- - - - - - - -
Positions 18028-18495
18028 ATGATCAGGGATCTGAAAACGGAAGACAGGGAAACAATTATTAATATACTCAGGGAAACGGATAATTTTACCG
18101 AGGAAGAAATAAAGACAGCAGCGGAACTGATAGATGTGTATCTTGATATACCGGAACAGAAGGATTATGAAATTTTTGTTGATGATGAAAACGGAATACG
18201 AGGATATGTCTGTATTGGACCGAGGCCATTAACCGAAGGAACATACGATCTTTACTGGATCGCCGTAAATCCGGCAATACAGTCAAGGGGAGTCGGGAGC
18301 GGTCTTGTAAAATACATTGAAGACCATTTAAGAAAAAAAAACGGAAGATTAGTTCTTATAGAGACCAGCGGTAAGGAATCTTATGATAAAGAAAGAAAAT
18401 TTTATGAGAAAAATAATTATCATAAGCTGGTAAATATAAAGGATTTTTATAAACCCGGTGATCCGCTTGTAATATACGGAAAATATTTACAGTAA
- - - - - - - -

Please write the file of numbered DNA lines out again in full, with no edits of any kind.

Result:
Positions 18028-18495
18028 ATGATCAGGGATCTGAAAACGGAAGACAGGGAAACAATTATTAATATACTCAGGGAAACGGATAATTTTACCG
18101 AGGAAGAAATAAAGACAGCAGCGGAACTGATAGATGTGTATCTTGATATACCGGAACAGAAGGATTATGAAATTTTTGTTGATGATGAAAACGGAATACG
18201 AGGATATGTCTGTATTGGACCGAGGCCATTAACCGAAGGAACATACGATCTTTACTGGATCGCCGTAAATCCGGCAATACAGTCAAGGGGAGTCGGGAGC
18301 GGTCTTGTAAAATACATTGAAGACCATTTAAGAAAAAAAAACGGAAGATTAGTTCTTATAGAGACCAGCGGTAAGGAATCTTATGATAAAGAAAGAAAAT
18401 TTTATGAGAAAAATAATTATCATAAGCTGGTAAATATAAAGGATTTTTATAAACCCGGTGATCCGCTTGTAATATACGGAAAATATTTACAGTAA